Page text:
Today begins the House GOP's latest kabuki pageant, entitled "Let's Repeal Obamacare Despite The Fact That Most Americans Prefer It Or Want It Expanded Even More, Because We Have To Toss A Bone To The Kooks." It occurs alongside a simultaneous movement, spearheaded chiefly by Sen. Chuck Schumer (D-N.Y.), to pressure health care reform opponents into dropping their own government provided health care.
Thus far, Schumer's campaign has found very few takers. And that stands to reason! The health care plan that you and I provide for our Congresscritters is really, really cherry. Oh you should see it! It's wonderful! You'd be loathe to part with it, if you were fortunate enough to receive it because a number of powerful corporate interests came together to ensure it was provided to you. But my favorite response from anyone declining to forgo their health care against pressure from Schumer has to be this one, from freshman Rep. Michael Grimm (R-N.Y.):
"What am I, not supposed to have health care?" he said. "It's practicality. I'm not going to become a burden for the state because I don't have health care, and God forbid I get into an accident and I can't afford the operation. That can happen to anyone."
I know, right? You read that, and you think, "Wow. That actually sounds like a stirring defense of expanding the franchise of health care to more Americans." Because tomorrow, this could happen to anyone. At any moment, an uninsured American could get into an accident. When the ambulance takes that person to the hospital, that person will get treated. And if that person can't afford it, don't worry, the existing system will hound him into bankruptcy and debt. And if they cannot get their scrilla, the "state" -- that is, you and me -- will be burdened with the costs. When that person lands in a destitute state, there will be further burdens placed on "the state." Unless the plan is for this person to crawl off into the woods to die of shame from that time that person got into an accident.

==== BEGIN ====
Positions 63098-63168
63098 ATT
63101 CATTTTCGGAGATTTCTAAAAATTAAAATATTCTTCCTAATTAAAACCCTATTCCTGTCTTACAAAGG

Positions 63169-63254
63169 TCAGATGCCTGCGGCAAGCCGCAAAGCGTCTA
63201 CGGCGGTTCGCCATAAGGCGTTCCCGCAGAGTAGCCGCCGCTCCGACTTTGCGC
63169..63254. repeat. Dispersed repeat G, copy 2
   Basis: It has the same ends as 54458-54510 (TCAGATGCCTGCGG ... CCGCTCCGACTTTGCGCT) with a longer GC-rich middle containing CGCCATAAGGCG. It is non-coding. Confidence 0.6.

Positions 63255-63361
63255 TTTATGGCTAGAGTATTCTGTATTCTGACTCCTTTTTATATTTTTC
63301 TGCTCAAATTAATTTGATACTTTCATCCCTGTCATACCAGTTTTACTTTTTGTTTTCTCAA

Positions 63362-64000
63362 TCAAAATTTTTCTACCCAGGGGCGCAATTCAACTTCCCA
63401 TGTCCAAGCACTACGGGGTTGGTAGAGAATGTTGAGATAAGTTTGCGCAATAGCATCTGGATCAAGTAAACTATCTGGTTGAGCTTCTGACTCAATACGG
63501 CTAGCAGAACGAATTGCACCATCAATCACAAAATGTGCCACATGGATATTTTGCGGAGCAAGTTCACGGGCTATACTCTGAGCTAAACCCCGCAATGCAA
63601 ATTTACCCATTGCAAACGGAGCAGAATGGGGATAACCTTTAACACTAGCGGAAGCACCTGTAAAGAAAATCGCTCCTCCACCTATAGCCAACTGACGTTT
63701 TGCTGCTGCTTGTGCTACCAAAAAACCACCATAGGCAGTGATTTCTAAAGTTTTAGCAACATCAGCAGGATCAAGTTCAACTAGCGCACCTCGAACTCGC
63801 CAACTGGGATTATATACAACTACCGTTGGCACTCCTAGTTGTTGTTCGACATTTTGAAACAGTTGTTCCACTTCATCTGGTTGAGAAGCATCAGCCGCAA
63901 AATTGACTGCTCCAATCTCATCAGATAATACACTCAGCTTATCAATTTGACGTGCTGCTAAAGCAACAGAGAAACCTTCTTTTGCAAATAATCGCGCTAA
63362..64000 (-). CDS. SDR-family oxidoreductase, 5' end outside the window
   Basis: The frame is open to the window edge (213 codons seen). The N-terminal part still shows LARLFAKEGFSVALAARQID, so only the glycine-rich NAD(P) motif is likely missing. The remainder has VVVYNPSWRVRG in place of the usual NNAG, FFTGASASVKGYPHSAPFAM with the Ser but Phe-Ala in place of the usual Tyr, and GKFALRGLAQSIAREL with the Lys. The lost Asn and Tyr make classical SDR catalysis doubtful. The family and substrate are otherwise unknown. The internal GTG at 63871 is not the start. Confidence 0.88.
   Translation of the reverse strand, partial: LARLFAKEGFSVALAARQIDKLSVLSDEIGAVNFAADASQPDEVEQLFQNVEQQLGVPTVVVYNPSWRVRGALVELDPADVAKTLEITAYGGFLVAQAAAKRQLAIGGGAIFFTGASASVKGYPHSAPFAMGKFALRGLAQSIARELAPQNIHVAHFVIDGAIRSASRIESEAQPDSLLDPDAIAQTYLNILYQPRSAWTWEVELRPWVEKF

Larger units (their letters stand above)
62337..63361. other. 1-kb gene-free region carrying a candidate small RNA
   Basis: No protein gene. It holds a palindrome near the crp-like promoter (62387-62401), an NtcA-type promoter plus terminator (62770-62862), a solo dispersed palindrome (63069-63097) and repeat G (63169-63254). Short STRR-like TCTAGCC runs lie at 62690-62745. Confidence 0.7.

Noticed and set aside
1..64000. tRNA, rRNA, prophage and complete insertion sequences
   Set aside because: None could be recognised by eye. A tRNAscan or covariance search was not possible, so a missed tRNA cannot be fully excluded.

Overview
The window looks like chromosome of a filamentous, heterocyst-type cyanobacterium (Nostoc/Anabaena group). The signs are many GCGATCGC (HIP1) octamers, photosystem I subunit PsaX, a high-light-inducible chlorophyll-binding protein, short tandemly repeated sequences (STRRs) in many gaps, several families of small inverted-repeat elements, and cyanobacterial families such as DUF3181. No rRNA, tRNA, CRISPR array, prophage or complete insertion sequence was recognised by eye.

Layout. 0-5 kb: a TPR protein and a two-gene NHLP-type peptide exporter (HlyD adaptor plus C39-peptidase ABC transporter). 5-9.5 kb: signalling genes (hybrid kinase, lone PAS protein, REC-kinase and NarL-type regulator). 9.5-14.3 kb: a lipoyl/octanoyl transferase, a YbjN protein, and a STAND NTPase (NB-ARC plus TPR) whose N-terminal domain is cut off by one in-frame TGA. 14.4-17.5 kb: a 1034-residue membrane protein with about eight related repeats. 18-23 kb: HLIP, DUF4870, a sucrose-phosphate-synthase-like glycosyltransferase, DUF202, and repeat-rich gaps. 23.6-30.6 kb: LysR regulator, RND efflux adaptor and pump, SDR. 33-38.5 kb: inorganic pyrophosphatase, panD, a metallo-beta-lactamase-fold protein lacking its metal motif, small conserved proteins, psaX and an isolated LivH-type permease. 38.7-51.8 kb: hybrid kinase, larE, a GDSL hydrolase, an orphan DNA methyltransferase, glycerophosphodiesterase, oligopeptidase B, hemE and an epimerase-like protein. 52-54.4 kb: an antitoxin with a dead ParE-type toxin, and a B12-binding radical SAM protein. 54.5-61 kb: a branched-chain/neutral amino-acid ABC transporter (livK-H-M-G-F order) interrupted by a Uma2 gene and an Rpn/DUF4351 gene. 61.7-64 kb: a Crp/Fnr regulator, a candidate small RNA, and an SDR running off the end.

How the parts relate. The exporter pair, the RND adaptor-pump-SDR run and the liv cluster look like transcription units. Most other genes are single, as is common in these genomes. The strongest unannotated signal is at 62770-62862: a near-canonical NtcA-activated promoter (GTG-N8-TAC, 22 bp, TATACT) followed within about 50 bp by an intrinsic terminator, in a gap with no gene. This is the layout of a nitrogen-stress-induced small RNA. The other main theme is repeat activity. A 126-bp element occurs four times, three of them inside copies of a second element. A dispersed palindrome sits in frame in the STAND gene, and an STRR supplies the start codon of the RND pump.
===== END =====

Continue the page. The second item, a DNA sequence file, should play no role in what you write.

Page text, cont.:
Health care reform: it's not perfect. But in addition to reducing long-term deficits, it also decreases these burdens.
Now, I don't know why Grimm can't do without the Congress health care plan. In the first place, he's a Marine who served in Desert Shield and Desert Storm, so why he can't simply receive the health care benefits he's entitled to as a result of his military service is a mystery. Beyond that, when most of us get jammed up by operations we cannot afford, we can, as best as possible, fall back on the kindness of friends. And Grimm has some powerful friends with deep pockets: he received $143,450 in contributions from real estate interests, and $31,950 from the securities industry. Heck, the man received $24,900 from health care professionals, so maybe some of those dudes can hook him up if he needs the help.
Naturally, those aren't the sorts of pals that most of America's uninsured run with in their daily lives. So my diagnosis of the hypothetical, "Will Michael Grimm be okay if he gets into an accident and the treatment is expensive?" is "Yes, he's going to be just fine." And I'm sincerely glad for that.
Rep. Grimm really is quite a lucky ducky!
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